The Senate Finance Committee yesterday gave new life to House-passed legislation sought by the United Auto Workers and the Ford Motor Co. to restrict sales of Japanese cars and trucks here. But before the measure could leave the committee's operating room it was pronounced on the Senate's critical list by Finance Committee Chairman Russell Long (D-La.).
The committee passed by an 11-to-2 vote an amended resolution that would give the president authority to negotiate with the Japanese to limit the sales of their vehicles here, a measure Ford and the UAW say is critical to the industry's economic health.
But Long, sidestepping two committee members' attempts to kill the resolution, said he wasn't optimistic that the measure would get a vote by the full Senate before Congress is scheduled to adjourn this week.
Long said some senators may try to filibuster the bill, "with the little hope that it has anyway. If you want to filibuster this bill you'll have to stand in line. There are already two filibusters going on" over the measures.
Sen. John H. Chafee (R-R.I.) attempted to put the resolution to an early death by requesting a minority report to be attached to the committee's report on the legislation, which would have taken three days. But Long reminded him that the committee hadn't issued a report.
"You can't file supplemental views if we don't have any views," Long laughed.
"I don't think it's going to be called up anyway," Long said later.
Since the resolution was amended by the committee, even if the Senate approves the new version, it would have to go back to the House for another vote.
An aide to Sen. Donald W. Riegle (D-Mich.), who is pushing the measure in the Senate, said last night that Riegle will try to attach the auto resolution to other legislation that has a chance of passage on the crowded Senate calendar. "We're trying to find a train that's moving," the aide said. "We don't want to get hooked up with a train sitting in the yards."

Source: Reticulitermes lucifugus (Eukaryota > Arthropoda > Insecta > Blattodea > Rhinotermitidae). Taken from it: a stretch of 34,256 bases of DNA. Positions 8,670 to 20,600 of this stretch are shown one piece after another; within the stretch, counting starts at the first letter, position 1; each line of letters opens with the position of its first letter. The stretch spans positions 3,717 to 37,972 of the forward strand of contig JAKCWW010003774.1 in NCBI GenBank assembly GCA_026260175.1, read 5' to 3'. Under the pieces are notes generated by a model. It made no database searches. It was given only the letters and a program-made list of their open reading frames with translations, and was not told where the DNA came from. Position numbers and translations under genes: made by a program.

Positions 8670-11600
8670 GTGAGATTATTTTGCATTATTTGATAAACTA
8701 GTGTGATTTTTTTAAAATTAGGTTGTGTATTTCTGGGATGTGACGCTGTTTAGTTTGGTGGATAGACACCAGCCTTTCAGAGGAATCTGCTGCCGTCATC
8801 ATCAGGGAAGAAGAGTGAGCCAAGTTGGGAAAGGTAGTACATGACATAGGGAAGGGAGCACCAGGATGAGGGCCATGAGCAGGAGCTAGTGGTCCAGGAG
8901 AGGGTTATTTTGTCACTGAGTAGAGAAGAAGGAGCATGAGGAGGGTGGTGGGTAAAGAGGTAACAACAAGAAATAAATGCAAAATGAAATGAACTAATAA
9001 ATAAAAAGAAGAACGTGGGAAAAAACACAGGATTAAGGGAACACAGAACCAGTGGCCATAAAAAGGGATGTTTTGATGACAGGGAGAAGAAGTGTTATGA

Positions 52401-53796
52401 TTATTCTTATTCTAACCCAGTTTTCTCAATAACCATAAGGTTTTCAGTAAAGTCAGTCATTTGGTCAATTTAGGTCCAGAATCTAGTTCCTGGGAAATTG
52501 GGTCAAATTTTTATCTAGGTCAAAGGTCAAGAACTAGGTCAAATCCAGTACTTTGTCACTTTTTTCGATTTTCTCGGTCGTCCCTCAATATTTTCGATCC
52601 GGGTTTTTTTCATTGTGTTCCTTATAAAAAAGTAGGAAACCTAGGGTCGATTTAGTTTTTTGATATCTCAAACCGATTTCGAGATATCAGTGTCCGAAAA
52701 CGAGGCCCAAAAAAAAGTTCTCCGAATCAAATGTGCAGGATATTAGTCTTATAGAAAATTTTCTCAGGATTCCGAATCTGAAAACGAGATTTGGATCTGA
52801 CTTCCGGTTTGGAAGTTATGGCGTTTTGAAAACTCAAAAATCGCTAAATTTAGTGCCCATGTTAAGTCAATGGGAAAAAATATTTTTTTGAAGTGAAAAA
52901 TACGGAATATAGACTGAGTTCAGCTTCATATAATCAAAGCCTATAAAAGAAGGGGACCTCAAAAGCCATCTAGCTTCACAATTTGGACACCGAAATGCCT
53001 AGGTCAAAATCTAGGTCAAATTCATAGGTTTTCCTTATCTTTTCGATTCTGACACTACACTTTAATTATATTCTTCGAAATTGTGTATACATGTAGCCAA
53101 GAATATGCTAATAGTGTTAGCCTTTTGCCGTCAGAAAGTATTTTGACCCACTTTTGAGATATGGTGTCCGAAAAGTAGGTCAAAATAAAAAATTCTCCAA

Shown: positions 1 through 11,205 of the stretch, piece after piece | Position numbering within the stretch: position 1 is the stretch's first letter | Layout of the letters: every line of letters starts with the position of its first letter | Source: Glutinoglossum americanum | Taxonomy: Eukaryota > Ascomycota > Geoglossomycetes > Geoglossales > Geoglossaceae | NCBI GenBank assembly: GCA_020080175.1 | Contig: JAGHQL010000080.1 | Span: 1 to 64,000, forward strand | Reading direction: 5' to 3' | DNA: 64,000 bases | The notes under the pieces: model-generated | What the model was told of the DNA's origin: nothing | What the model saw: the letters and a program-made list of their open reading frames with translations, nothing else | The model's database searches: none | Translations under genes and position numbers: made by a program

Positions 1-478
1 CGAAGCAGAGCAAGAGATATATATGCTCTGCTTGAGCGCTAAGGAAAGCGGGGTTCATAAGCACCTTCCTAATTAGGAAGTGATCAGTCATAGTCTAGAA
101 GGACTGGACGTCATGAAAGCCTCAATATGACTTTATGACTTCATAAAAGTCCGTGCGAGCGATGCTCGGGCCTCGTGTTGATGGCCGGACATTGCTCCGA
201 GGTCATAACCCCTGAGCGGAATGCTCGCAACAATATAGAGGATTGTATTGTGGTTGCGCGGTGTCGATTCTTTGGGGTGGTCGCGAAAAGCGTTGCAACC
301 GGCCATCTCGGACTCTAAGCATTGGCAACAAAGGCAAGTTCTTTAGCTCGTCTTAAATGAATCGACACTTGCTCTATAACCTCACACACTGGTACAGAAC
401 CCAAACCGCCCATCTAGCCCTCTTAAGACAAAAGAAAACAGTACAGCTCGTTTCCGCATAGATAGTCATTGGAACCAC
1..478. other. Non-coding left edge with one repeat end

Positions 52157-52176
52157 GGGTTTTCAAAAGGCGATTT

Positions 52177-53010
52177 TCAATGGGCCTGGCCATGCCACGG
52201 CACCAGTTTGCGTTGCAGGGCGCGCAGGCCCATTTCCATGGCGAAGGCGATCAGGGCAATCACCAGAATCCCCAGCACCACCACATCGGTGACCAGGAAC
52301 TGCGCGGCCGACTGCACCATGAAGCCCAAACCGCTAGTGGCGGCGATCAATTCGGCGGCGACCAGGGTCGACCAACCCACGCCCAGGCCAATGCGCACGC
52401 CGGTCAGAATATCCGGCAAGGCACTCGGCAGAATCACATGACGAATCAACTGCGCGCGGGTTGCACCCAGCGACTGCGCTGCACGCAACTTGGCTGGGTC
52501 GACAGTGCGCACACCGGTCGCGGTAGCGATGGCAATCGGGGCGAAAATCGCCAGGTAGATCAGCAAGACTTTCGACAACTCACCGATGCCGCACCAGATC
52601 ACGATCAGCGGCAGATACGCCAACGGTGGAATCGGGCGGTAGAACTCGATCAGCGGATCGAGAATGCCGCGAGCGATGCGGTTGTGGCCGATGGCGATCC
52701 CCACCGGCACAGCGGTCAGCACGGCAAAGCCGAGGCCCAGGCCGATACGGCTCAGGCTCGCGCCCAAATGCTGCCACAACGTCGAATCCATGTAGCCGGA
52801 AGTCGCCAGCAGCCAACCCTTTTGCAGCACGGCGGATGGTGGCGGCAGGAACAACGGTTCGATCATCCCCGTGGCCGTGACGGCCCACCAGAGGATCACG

However, Sen. Adlai Stevenson (D-Ill.), one of the resolution's staunchest opponents, said in an interview yesterday that he would block the resolution which sailed through the House on Tuesday, and attempts to tack it onto other legislation that the Senate must approve. But he added, "In this fevered atmosphere it could pass" the Senate.
Stevenson reiterated complaints of some House members and Chaffee and Sen. David F. Durenberger (R-Minn.) who voted against the measure in committee, that the legislation is being rushed through Congress. "It hasn't had one day of hearings in the Senate. It's a very dangerous bill," Stevenson said.
The proposal is intended to help repair some of the financial damage experienced by the U.S. auto industry which Ford and the UAW contend has been aggravated mainly by Japanese imports. The resolution, introduced by Rep. Donald J. Albosta (D-Mich.), was pushed through the House by Rep. Charles A. Vanik (D-Ohio) after the International Trade Commission was asked to consider restricting the numbers of imported cars and trucks. Such restrictions would add more American jobs and improve the profits of the domestic automakers, Ford and the UAW argued.
However, the ITC rebuffed Detroit and said imports weren't the cause of Detroit's problems. The recession and high gasoline prices were.
Sen. Henry J. Heinz III (R-Pa.) yesterday added an amendment, which the committee incorporated into the resolution, adding truck and car assembly parts to trucks and cars that could be restricted.